It’s been a hot summer, and it’s not over yet. Across the U.S., Europe, Russia, China, India, and Pakistan we’ve already seen record-breaking heat waves and 2010 is on track globally to be the hottest year ever. It’s hard to say all the hot weather can be blamed on climate change, but it sure doesn’t argue against it. The hot weather also means that we need more energy-efficient ways of supplying cool air that both people and the planet can live with. A hybrid air cooler may be just what we need.
Most ACs today use the compressor-based air conditioners that appear as boxes in windows, on roofs, and on the ground next to buildings. These systems use chlorofluorocarbons as refrigerants that are allowed to evaporate inside the system to absorb heat. Today’s air conditioners are more energy efficient than in the past, but on hot days even the most efficient of air conditioners can strain the power grid. Air conditioning uses more electricity than just about anything else in the home, and can cost hundreds of dollars a month to run. The problem is not just for homeowners either: hot weather and ramped up air conditioning can strain electrical lines and power production, leading to brownouts or even blackouts.
Alternative technologies for air cooling based on the evaporation of water can use 80% less electricity, helping consumers to save money. How evaporative air cooling works is simple–when water evaporates from a surface it absorbs heat and cools the surface, in the same way that sweat cools your skin on a hot day. Swamp coolers also make the air humid in homes so they’re not used as widely as air conditioning today, despite their greater energy efficiency. Indirect evaporative cooling, or hybrid air cooling, is a simple but innovative technology that provides the energy efficiency of swamp coolers without making homes humid like swamp coolers. With hybrid air cooling, evaporation of water cools one side of a surface, while a separate air flow blows over the other side to cool the home. With hybrid air cooling, very little power is used, and the air is neither dried like with air conditioners, or humid like swamp coolers.
The performance of hybrid air coolers can be impressive. James Cass, an inventor in Las Vegas, is developing his own solution with a hybrid air cooler called the Mojave Breeze. His unit utilizes a unique design to achieve powerful air cooling, low power use, and low overall cost, a fraction of what other air cooling units sell for.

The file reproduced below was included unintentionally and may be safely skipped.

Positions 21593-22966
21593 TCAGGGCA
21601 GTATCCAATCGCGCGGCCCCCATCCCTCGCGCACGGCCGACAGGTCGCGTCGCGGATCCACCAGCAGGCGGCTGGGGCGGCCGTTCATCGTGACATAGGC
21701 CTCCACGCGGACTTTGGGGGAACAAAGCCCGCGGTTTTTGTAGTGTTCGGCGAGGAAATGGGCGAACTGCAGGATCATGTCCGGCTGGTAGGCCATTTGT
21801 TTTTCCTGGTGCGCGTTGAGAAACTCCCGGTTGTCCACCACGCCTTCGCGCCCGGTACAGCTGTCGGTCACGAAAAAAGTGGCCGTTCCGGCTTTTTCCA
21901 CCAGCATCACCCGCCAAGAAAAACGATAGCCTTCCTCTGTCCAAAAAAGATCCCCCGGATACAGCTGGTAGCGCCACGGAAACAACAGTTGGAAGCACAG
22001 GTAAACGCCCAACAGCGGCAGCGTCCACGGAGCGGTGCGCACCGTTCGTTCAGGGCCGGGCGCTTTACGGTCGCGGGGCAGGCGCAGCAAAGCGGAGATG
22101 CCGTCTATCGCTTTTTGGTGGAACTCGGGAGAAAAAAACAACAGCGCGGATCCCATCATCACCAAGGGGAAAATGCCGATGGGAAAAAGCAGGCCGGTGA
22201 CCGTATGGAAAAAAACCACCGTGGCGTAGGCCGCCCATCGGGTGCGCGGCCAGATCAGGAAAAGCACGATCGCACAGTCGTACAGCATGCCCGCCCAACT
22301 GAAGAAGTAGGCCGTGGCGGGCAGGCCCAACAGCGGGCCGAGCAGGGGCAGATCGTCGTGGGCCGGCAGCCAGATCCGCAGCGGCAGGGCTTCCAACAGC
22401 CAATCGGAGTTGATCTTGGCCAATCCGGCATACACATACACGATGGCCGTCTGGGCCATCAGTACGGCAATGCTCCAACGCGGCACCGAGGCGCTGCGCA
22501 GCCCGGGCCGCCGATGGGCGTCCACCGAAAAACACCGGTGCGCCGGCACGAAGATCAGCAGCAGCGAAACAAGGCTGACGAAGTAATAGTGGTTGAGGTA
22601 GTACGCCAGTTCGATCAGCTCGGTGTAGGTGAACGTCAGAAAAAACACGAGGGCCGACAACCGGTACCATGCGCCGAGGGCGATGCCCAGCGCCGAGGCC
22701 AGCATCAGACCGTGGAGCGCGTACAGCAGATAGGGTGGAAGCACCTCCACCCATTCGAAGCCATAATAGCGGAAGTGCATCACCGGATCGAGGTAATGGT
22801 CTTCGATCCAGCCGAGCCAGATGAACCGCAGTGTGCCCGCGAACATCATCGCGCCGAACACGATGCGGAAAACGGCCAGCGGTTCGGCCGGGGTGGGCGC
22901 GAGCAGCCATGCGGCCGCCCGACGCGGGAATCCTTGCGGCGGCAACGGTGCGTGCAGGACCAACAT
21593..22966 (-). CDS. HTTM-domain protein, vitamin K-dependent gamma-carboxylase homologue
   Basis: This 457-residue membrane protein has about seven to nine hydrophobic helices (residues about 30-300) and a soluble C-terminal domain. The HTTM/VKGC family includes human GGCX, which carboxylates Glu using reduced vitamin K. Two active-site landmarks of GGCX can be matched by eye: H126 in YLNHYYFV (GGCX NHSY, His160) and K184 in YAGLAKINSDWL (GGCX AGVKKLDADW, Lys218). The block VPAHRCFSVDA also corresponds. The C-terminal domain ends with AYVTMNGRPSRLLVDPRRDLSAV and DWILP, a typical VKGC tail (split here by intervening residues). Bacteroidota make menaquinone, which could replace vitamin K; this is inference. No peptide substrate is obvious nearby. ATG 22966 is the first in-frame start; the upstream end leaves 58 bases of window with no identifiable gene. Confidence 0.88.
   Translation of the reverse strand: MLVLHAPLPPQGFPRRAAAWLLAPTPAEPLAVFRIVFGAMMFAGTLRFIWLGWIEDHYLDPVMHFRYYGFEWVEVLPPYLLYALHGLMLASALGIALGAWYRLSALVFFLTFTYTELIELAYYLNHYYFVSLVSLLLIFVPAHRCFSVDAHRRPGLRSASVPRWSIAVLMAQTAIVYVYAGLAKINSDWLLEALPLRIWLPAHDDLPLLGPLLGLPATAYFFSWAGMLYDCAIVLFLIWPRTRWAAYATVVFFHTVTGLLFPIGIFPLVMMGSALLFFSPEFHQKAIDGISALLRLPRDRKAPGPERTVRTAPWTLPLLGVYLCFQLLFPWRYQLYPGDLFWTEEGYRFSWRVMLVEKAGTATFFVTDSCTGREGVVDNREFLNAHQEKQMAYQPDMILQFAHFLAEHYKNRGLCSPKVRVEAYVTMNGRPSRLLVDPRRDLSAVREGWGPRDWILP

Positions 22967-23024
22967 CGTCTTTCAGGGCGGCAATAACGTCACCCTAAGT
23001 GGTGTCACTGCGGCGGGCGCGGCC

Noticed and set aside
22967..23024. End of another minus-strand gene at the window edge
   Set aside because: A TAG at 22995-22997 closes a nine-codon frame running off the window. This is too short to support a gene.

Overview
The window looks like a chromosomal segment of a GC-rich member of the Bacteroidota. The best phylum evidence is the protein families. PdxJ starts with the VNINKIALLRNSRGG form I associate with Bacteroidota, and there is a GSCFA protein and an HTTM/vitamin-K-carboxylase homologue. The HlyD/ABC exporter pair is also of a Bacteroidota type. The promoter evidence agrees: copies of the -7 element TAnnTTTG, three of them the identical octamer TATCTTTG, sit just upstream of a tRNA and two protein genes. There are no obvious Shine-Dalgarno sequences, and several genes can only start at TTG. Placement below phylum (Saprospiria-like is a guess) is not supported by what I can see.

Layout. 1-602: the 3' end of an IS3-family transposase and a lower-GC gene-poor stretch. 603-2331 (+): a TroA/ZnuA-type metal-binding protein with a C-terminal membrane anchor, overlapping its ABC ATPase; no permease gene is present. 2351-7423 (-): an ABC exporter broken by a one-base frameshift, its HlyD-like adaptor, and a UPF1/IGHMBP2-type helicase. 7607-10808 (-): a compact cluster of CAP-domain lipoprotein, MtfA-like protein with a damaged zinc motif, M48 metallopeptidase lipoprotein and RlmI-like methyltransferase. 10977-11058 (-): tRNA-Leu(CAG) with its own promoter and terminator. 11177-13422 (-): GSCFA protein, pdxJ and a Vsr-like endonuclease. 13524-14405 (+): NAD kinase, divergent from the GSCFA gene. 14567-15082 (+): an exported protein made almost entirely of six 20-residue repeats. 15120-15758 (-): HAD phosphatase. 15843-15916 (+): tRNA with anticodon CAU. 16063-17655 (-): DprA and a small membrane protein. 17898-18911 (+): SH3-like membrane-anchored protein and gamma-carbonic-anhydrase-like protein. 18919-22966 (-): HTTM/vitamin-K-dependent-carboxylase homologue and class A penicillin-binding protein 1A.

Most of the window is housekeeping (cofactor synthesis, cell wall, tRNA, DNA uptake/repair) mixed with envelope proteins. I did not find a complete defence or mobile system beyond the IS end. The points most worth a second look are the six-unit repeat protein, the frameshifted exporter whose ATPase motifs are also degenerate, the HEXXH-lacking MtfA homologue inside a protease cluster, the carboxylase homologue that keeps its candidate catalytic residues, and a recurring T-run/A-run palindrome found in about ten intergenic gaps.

In testing his unit, Cass has already demonstrated a dramatic reduction in energy costs. Las Vegas is no stranger to hot weather, but his unit can handle even the hottest days, no trouble, and he estimates his unit could pay for itself in less than a year with the energy it saves. There might not be much we all agree on, but saving money is something just about everybody loves. The cost of power from utilities is certain to keep on rising in the future, and action to fight climate change is likely to raise the overall price of electricity as well, making the payoff of energy efficiency with the Mojave Breeze just get better and better over time.
Cass started working on the Mojave Breeze after seeing the fundamental need for more efficient air cooling, and the lack of cost effective solutions to solve this problem. Testing his unit over a period of months, he has found that it reliably cools the air, and its innovative design avoids many of the issues people have encountered in the past.
“It’s been a long road of tests, redesigns, and set backs,” says Cass. “Finally, after three years, I have created an air cooler that will reduce outside air temperature up to 40 degrees while only using 400 watts of electricity. My dream is that this product will save families money and ease the financial strain most middle income families feel.”
It’s the classic story of the inventor, working to build the lean and green economy of the 21st century. With innovations like this, people can stay comfortable without busting their budget and without contributing to climate change, a good thing for us all. Look to see the Mojave Breeze coming soon to a cool home near you.
James Cass can be reached at this email address.